Putting Fat Cats on a Capital Starvation Diet

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Starve them of capital. That's the simplest solution to what I've called "Corporate America's Dirty Little Secret" -- namely, the enormous transfer of wealth from shareholders to corporate employees in the form of stock options.

Starving them of capital means avoiding owning their stock. More than anything else, the issues of capital and stock value resonate in corporate boardrooms. If and when the big guns such as Fidelity, Vanguard and other large institutional shareholders draw a line in the sand and say "enough," the grab for shareholder property will be over.

Spa Diet

Consider Elizabeth Arden ( RDEN), a leading fragrance maker that sells products such as Elizabeth Taylor's Passion and that recently secured Catherine Zeta-Jones as its spokeswoman. It's an interesting turnaround stock with a lot of potential pop. It's a $200 million company that could be worth $600 million or more with a successful turnaround.

However, two significant problems make it a nonstarter. First, long-term debt is too high at $317 million on a revenue run rate of about $750 million. This ups the stakes considerably for the owners of Elizabeth Arden equity. With such a weak balance sheet, the company doesn't have a lot of time to get it right with consumers.

Second, this company appears to be run for the benefit of management. Management's grab for shareholder property is excessive by any measure. In fiscal 2001, the company granted options representing 16.4% of shares outstanding, with one-quarter of that going to the CEO.

When the stock rallied in fiscal 2002, the number of options granted dropped considerably to about 1.3% of shares. But in fiscal 2003, the stock slid back to fiscal 2001 levels, and there was another big grant -- this time representing slightly less than 6% of shares.

The grab for shareholder property at Elizabeth Arden -- of roughly 25% of shares outstanding over the past three years (including some restricted stock grants) -- can be summarized easily enough: It's all about what management thinks it can get away with.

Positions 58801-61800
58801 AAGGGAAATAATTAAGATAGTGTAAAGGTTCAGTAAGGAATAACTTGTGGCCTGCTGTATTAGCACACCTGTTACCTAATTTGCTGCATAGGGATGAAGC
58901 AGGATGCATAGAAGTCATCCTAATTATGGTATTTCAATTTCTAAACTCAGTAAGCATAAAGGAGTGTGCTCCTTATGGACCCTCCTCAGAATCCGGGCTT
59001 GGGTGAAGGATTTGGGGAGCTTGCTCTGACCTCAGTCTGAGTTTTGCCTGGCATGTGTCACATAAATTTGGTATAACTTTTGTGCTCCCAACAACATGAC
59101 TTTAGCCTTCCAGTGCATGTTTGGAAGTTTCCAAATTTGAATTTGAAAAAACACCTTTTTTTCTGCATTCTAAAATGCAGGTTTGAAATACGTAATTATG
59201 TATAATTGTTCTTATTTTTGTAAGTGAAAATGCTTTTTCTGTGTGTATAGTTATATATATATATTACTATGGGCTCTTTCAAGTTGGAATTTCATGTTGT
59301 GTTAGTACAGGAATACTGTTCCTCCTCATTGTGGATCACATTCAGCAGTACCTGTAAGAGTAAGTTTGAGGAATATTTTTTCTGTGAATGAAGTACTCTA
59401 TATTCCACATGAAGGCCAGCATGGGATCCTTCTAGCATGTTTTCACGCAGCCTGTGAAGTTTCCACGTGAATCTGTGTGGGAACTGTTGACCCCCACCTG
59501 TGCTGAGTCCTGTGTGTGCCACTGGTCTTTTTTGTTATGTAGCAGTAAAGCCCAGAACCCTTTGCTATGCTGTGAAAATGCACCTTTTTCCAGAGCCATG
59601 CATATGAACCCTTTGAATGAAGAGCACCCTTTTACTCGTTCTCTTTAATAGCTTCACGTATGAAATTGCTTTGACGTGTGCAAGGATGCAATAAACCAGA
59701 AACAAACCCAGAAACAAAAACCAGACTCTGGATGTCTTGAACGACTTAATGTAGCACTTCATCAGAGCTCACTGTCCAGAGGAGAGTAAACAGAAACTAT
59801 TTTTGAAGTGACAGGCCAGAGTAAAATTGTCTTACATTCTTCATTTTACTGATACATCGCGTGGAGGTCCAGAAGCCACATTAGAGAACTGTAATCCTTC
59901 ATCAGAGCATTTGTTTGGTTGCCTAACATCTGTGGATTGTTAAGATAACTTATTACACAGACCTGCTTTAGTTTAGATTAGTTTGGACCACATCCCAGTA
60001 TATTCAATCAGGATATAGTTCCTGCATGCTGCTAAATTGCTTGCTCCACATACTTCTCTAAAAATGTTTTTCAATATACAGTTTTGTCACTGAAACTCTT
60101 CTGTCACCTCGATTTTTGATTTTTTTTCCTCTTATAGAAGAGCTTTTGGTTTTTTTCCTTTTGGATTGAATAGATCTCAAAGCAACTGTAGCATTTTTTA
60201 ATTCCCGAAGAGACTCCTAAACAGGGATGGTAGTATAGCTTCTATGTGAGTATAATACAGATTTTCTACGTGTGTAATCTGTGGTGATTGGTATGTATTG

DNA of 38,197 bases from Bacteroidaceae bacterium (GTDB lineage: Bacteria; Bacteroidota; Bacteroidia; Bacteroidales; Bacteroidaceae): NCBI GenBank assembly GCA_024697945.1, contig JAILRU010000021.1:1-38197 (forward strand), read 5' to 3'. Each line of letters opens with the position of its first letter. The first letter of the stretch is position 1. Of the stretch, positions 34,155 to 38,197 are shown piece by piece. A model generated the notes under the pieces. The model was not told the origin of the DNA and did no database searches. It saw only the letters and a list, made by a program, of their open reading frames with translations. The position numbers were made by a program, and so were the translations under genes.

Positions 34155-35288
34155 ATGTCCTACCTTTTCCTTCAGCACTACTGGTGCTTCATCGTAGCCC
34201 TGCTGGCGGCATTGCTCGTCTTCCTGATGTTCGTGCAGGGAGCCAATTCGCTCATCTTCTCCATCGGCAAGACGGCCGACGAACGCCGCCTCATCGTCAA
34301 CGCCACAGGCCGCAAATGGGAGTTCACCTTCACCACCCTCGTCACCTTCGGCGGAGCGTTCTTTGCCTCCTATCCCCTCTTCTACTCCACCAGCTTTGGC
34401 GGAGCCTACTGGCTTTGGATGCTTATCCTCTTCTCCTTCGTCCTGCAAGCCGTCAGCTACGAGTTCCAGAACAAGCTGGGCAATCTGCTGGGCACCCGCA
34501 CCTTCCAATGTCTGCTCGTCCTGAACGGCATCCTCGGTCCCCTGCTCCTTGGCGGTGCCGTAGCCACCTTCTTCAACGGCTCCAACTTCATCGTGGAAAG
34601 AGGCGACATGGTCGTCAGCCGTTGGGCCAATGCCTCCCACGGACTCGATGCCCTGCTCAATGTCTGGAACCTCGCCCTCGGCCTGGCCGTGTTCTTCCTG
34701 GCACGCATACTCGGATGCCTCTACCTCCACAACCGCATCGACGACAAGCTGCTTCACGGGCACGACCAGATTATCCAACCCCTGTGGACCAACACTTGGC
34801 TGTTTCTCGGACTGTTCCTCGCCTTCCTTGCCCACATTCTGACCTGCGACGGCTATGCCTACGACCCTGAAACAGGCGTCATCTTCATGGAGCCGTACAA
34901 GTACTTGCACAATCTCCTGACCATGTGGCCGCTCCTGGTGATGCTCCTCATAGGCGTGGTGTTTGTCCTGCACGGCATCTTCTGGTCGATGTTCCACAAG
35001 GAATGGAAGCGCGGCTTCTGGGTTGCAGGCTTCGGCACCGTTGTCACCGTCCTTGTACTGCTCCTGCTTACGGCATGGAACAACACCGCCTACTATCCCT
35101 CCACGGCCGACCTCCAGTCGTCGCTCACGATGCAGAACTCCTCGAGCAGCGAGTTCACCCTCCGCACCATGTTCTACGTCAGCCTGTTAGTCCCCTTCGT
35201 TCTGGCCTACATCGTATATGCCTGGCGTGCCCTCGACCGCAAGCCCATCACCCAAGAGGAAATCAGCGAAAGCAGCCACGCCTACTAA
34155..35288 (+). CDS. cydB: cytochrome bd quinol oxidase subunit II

FASB Will Carry the Day

The Financial Accounting Standards Board's move to expense stock options is a fait accompli. As I stated in a prior column, "what gets measured gets controlled." Because companies recognize that option expense will soon be "measured" (reported in the income statement, not in an obscure footnote), the issuance of options is already being "controlled."

Microsoft ( MSFT), Apple ( AAPL), Yahoo! ( YHOO), Dell ( DELL) and Amazon ( AMZN), among many others, have all made moves to significantly curtail option issuance. Still, some companies continue to fight for the status quo. For example, Intel ( INTC) lobbied hard against a shareholder proposal to expense options (a nonbinding proposal) before barely winning the vote.

Intel remains steadfast against FASB's plan. CFO Andy Bryant said about options: "Cash doesn't change, revenue doesn't change, the ability to invest doesn't change. What changes is future profits are spread more broadly." However, his statement doesn't hold up to scrutiny:

  • 'Cash doesn't change': This is misleading. Either (1) cash is depleted because the company purchases stock on the open market to cover dilution due to options, or (2) if the company doesn't buy back stock, shareholders' pro rata claim on cash is diminished because there are more shares outstanding.

  • '... revenue doesn't change': Again, either the company must use shareholder property (cash) to purchase shares on the open market to prevent dilution, or a shareholder's ratable share of revenue declines with more share issuance.

A cornerstone of accounting is comparability. Income statements in Andy Bryant's world aren't worth much, because he doesn't want to include option expense on the income statement. Because many companies now expense options or don't issue them at all, comparability of earnings is difficult, if not impossible, for many users of financial statements.

It's Chat Time!

I'm looking forward to chatting with you live on Wednesday at 1 p.m. EDT. If you're looking for more tips on finding the good and bad in a company balance sheet, please be sure to mark your calendars! I'll be talking turnarounds and turndowns in a live chat with readers. Please click here to sign up.

Arne Alsin is the founder and principal of Alsin Capital Management, an Oregon-based investment advisor and portfolio manager of The Turnaround Fund, a no-load mutual fund. At time of publication, neither Alsin nor ACM held a position in any securities mentioned in this column, although holdings can change at any time. Under no circumstances does the information in this column represent a recommendation to buy or sell stocks. Alsin appreciates your feedback and invites you to send it to arne@alsincapital.com. Click here to receive Arne's latest favorite stock picks from his newsletter, The Turnaround Report.

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